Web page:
- Capt. Rahul Khanna, global head of marine consulting at Allianz, says it’s going to be very difficult to find the exact cause of the fire that sank the Felicity Ace.
- The problem with EVs, Khanna says, is that lithium-ion batteries in EVs can actually propagate the fire, igniting more vigorously as compared to conventional cars.
- If EVs are not lashed or adequately lashed and a vessel encounters bad weather, the cars can become loose, have an impact, and cause a fire, the captain says. A single vehicle fire could prove catastrophic.
The increasing demand for electric cars risks causing a wave of fires on cargo ships as they are not designed to carry lithium batteries safely, reports Autoweek quoting a major insurer.
Fire onboard Felicity Ace car carrier
The recent fire aboard and sinking of the Felicity Ace car carrier brings up a very interesting question: As the world quickly switches to electric cars, how are we going to get them from factories to showrooms, especially when they have to cross oceans?
The cause of the Felicity Ace fire could have just been a cleaning rag that fell onto a hot grill in the galley. It could have been a lit cigarette accidentally dropped in the engine room.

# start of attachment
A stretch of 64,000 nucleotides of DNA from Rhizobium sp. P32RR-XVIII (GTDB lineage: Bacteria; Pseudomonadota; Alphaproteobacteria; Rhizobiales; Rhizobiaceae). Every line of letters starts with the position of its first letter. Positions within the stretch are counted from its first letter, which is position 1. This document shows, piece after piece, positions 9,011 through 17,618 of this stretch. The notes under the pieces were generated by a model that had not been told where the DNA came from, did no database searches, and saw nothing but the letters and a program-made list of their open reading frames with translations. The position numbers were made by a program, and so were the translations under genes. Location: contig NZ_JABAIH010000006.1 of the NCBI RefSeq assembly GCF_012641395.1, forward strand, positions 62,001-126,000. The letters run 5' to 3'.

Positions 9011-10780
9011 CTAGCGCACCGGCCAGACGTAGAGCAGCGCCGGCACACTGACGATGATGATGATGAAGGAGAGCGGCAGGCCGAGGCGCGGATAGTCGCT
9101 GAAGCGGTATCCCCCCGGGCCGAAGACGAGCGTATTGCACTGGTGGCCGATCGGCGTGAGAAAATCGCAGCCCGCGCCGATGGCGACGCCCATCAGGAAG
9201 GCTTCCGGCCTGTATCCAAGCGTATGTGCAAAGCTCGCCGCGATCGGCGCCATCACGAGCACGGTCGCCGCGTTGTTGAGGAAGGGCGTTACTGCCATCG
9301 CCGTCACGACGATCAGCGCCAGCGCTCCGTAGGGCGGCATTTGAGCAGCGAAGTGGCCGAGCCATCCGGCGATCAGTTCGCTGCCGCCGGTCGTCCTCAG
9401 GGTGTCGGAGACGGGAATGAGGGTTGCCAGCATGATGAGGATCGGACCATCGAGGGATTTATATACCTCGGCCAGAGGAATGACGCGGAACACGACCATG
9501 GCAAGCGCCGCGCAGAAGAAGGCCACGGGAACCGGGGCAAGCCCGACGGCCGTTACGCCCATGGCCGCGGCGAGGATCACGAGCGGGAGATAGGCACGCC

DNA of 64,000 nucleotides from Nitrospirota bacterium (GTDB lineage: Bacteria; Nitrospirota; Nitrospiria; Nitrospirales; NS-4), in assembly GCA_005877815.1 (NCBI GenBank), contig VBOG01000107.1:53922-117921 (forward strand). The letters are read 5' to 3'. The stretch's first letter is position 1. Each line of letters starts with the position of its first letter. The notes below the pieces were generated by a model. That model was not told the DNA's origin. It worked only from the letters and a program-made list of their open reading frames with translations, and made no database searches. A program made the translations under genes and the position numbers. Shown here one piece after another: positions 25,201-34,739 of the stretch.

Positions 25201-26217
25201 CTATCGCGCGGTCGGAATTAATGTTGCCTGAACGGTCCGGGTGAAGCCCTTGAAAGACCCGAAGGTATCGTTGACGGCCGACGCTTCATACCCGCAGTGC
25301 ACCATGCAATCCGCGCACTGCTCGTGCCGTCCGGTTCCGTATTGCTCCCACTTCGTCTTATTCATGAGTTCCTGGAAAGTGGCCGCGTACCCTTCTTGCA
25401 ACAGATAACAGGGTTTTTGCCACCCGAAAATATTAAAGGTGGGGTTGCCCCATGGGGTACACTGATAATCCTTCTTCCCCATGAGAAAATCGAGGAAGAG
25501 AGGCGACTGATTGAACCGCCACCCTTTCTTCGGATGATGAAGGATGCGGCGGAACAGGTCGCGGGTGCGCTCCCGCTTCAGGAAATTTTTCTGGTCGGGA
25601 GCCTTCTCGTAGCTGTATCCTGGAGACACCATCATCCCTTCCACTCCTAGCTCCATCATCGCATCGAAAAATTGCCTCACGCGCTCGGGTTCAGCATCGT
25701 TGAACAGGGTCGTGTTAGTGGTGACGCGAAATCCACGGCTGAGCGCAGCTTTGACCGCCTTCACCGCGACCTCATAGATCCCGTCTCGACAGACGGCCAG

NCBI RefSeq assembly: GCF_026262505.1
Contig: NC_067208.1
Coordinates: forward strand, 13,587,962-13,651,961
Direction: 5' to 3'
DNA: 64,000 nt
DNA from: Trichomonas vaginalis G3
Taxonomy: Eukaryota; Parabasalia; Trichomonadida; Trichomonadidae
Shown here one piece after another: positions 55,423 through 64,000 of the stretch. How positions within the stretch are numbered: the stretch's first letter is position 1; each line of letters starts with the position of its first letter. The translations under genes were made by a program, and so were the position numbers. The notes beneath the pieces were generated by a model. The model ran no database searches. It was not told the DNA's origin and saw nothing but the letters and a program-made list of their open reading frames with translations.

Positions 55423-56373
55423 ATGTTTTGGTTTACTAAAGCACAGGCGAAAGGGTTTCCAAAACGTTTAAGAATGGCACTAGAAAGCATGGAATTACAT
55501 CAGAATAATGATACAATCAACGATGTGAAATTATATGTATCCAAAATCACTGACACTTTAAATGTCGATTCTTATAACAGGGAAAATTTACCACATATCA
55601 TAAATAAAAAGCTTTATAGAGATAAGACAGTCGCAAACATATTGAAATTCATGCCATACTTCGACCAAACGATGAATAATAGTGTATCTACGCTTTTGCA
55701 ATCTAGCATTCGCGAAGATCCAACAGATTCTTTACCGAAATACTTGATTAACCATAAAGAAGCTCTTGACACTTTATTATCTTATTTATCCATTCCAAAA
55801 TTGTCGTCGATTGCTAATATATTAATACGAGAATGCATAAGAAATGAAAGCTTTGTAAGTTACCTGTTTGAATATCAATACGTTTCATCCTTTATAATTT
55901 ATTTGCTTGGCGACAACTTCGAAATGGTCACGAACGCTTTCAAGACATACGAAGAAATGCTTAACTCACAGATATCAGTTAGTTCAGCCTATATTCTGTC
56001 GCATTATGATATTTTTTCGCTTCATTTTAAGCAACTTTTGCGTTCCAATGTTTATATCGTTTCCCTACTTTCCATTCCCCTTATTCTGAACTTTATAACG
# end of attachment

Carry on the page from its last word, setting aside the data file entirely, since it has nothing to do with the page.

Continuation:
Or, and this is the scariest possibility, it could have been caused by a runaway thermal event in an electric car somewhere in the darkest confines of a parking area below deck.
And if it could happen on the Felicity Ace, could it happen on just about any car-carrying ship anywhere?
Increasing demand for electric cars
A new report by marine insurance specialist Allianz provides some insight. Allianz was not directly involved in the Felicity Ace as an insurer, but the company is heavily involved in maritime insurance. You can read the Allianz report here.
Click here for the conversation with Capt. Rahul Khanna, global head of marine consulting at Allianz (AGCS).
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